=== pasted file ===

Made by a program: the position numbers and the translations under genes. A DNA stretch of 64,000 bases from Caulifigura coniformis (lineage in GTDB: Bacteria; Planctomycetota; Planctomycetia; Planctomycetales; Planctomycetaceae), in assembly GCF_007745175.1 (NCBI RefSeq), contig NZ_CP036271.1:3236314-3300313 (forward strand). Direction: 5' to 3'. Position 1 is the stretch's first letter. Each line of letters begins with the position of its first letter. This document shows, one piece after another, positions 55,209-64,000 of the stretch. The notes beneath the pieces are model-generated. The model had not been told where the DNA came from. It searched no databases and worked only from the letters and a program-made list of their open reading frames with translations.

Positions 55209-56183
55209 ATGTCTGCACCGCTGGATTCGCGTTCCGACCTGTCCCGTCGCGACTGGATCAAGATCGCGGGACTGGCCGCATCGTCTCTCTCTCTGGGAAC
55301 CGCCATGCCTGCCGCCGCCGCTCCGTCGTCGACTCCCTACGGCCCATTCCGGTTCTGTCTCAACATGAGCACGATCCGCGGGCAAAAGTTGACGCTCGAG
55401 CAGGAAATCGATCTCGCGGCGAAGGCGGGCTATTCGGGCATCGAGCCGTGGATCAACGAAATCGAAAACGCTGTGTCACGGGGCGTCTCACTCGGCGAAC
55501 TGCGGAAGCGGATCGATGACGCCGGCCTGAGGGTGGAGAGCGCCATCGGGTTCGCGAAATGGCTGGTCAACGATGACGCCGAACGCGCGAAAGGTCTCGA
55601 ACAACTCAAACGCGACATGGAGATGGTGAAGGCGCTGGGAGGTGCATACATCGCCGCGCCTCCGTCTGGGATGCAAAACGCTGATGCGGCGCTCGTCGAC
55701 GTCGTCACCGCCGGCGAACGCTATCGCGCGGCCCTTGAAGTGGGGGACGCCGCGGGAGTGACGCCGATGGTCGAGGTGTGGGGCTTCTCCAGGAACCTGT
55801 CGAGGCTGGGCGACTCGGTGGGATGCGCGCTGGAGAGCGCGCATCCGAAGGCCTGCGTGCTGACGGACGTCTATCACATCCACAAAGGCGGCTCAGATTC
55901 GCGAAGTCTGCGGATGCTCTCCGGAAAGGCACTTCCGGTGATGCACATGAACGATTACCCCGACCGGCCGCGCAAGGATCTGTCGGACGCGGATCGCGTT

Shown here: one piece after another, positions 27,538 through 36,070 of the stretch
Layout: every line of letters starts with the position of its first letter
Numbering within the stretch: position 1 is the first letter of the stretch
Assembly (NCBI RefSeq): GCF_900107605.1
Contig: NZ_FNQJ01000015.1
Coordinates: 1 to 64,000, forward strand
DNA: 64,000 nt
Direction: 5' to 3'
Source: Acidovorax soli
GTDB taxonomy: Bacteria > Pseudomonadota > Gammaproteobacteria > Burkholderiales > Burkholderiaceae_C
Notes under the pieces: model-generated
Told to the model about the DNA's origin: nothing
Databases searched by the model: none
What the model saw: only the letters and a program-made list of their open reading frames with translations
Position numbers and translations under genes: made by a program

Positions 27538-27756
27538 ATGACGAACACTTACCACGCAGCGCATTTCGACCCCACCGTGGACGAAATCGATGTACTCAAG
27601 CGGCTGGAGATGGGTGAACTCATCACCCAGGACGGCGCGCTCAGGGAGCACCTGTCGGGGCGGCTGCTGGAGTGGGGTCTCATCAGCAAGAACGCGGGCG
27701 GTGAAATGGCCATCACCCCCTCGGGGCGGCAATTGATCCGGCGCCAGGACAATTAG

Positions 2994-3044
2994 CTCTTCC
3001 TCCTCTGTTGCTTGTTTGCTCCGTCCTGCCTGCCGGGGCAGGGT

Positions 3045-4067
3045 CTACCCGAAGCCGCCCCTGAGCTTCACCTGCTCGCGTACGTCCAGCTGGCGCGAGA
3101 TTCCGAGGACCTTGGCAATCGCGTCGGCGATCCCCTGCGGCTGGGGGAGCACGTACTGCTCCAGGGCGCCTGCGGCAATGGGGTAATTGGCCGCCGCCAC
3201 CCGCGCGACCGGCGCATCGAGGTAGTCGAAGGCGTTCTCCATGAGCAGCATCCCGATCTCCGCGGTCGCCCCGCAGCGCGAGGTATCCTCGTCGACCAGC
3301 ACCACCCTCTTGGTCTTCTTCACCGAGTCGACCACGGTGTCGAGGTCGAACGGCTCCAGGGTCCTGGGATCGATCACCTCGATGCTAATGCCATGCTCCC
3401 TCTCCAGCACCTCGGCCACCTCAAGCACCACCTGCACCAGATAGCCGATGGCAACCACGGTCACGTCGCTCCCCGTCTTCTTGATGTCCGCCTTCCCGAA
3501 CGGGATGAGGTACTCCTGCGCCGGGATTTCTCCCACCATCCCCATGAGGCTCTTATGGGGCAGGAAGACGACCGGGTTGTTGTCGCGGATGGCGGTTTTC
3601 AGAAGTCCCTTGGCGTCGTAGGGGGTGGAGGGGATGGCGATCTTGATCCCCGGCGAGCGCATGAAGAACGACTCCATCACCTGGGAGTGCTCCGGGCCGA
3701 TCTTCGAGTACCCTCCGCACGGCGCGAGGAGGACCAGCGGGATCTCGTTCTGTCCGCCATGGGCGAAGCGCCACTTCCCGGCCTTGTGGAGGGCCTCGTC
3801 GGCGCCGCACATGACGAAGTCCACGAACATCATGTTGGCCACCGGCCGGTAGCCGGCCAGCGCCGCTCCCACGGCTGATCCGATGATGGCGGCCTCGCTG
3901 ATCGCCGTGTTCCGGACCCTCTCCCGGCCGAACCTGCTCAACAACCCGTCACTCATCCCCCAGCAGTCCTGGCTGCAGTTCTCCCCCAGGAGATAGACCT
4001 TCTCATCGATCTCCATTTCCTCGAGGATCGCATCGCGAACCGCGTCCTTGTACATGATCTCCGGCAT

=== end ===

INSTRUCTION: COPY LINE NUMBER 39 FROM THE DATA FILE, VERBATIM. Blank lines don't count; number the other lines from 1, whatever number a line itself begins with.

3501 CGGGATGAGGTACTCCTGCGCCGGGATTTCTCCCACCATCCCCATGAGGCTCTTATGGGGCAGGAAGACGACCGGGTTGTTGTCGCGGATGGCGGTTTTC